The performance of consumer discretionary stocks is closely tied to consumer spending habits and overall economic conditions. During periods of economic growth and rising consumer confidence, consumers tend to spend more on discretionary items like luxury goods, entertainment, and travel, which benefits these companies leading to higher growth profiles due to more robust cycles. Meanwhile, due to this reason, consumer discretionary companies tend to pay less dividends. However, during economic downturns or times of financial uncertainty, consumer discretionary stocks may face challenges as consumers cut back on non-essential spending. 

Consumer staples stocks may be considered the opposite of consumer discretionary stocks. They are also known as defensive stocks, meaning they are less affected by economic cycles and tend to be more stable. These companies produce and sell essential products and services that consumers need regardless of the economic environment, such as food, beverages, household products, and personal care items. Consumer staples stocks are known for their relatively consistent demand and stable cash flows. Examples of consumer staples stocks include companies like Coca-Cola, Procter & Gamble, Nestlé, and Walmart.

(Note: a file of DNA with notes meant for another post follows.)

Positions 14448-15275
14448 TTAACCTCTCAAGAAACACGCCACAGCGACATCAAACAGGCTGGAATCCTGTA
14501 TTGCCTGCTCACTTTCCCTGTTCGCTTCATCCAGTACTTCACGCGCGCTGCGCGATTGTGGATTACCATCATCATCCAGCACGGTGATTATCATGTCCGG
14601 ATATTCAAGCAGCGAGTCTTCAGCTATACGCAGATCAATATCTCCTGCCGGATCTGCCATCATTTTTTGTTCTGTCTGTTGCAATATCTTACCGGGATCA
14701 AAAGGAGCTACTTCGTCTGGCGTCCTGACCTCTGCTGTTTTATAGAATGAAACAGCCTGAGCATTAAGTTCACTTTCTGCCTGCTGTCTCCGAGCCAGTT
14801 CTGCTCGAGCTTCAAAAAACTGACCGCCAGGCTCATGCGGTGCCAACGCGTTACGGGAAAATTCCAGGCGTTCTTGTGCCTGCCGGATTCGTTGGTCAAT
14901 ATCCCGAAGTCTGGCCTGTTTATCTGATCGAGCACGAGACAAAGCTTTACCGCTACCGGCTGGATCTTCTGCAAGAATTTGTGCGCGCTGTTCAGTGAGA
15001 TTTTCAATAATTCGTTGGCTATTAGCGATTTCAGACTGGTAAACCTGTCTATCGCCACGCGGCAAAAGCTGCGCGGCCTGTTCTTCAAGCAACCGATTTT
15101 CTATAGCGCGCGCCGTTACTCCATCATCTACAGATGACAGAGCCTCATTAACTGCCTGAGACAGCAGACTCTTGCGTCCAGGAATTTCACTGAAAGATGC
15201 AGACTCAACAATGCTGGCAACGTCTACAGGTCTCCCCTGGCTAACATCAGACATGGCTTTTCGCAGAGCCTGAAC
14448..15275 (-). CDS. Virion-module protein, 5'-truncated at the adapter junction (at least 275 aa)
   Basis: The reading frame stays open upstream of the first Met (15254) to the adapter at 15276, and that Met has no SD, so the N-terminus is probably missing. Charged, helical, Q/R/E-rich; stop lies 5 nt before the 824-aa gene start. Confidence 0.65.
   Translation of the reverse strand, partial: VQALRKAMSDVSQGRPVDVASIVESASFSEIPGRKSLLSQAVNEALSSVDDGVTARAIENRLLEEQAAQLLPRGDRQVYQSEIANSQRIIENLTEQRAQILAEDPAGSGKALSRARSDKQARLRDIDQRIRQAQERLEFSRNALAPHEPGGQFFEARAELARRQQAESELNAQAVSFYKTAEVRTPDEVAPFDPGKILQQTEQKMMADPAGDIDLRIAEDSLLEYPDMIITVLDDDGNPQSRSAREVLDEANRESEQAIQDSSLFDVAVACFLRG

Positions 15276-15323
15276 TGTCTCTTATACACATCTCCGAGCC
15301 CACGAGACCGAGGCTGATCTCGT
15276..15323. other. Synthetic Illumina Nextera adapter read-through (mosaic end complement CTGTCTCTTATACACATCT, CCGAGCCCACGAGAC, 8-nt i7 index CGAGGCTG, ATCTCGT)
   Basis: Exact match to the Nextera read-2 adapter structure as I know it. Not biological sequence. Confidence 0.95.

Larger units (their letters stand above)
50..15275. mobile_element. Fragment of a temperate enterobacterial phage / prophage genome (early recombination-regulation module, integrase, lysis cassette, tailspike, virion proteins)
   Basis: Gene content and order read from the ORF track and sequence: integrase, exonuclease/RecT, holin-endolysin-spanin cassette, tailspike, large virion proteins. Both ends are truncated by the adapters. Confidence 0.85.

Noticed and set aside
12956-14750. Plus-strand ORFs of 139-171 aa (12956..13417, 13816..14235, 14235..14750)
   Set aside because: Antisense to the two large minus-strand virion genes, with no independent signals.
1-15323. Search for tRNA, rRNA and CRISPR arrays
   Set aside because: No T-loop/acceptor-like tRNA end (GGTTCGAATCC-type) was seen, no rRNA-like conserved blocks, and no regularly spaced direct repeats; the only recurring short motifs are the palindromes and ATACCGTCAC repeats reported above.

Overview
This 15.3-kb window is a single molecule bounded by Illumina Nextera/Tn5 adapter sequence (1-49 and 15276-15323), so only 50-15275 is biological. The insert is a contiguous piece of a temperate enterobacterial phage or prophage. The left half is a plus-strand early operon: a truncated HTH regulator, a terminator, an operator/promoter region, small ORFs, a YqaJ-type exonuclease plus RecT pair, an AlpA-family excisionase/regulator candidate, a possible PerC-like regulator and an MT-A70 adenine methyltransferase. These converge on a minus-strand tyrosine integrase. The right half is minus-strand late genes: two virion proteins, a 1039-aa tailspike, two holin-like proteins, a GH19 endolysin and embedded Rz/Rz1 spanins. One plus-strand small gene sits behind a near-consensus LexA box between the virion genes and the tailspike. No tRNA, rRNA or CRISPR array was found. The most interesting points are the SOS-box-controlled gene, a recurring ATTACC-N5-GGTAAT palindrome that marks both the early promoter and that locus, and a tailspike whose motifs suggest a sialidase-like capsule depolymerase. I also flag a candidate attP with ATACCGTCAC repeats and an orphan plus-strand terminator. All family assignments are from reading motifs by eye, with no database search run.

Consumer Discretionary vs S&P500 

Based on the above description, we could conclude that consumer discretionary stocks may be more volatile in comparison to the S&P500 index – growing faster in an expansionary environment and falling stronger during a recession. 

However, when comparing the Consumer Discretionary Select Sector Index (white line in the chart below) to the S&P 500 (blue line), the story is less straightforward. While the Consumer Discretionary sector outperforms the S&P 500 during economic expansions, the downward pressure on the Consumer Discretionary sector during recessions has not been strong enough to drive its 10-year return below that of the S&P 500. In fact, the spread between Consumer Discretionary Select Sector Index and S&P 500 has turned negative just once – at the beginning of 2023 for a short moment. Overall, the annualized 10-year return for Consumer Discretionary Select Sector Index is 11.52%, while that of the S&P 500 is 10.53% allowing one to earn nearly 1 percent point higher return each year if invested in the consumer discretionary sector.  

Source: S&P Dow Jones Indices

Consumer discretionary sector as an instrument to determine the state of the economy